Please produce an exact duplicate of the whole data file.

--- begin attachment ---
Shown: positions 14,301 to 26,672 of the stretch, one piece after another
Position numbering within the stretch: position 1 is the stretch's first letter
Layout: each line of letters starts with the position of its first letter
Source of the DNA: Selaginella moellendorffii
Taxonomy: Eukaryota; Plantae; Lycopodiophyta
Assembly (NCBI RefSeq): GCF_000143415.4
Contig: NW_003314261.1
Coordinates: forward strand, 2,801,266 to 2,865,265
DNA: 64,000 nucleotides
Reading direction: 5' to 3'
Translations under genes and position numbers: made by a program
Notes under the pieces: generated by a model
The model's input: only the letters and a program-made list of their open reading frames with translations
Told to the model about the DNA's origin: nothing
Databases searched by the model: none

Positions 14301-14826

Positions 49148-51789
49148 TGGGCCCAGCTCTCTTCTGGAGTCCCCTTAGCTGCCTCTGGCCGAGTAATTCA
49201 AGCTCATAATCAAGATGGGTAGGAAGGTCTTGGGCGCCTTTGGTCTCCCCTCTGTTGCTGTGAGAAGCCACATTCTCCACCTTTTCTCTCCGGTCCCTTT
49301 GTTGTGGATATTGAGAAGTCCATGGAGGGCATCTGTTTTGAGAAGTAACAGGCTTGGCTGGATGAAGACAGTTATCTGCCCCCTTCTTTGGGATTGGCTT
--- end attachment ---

Shown: positions 14,301 to 26,672 of the stretch, one piece after another
Position numbering within the stretch: position 1 is the stretch's first letter
Layout: each line of letters starts with the position of its first letter
Source of the DNA: Selaginella moellendorffii
Taxonomy: Eukaryota; Plantae; Lycopodiophyta
Assembly (NCBI RefSeq): GCF_000143415.4
Contig: NW_003314261.1
Coordinates: forward strand, 2,801,266 to 2,865,265
DNA: 64,000 nucleotides
Reading direction: 5' to 3'
Translations under genes and position numbers: made by a program
Notes under the pieces: generated by a model
The model's input: only the letters and a program-made list of their open reading frames with translations
Told to the model about the DNA's origin: nothing
Databases searched by the model: none

Positions 14301-14826

Positions 49148-51789
49148 TGGGCCCAGCTCTCTTCTGGAGTCCCCTTAGCTGCCTCTGGCCGAGTAATTCA
49201 AGCTCATAATCAAGATGGGTAGGAAGGTCTTGGGCGCCTTTGGTCTCCCCTCTGTTGCTGTGAGAAGCCACATTCTCCACCTTTTCTCTCCGGTCCCTTT
49301 GTTGTGGATATTGAGAAGTCCATGGAGGGCATCTGTTTTGAGAAGTAACAGGCTTGGCTGGATGAAGACAGTTATCTGCCCCCTTCTTTGGGATTGGCTT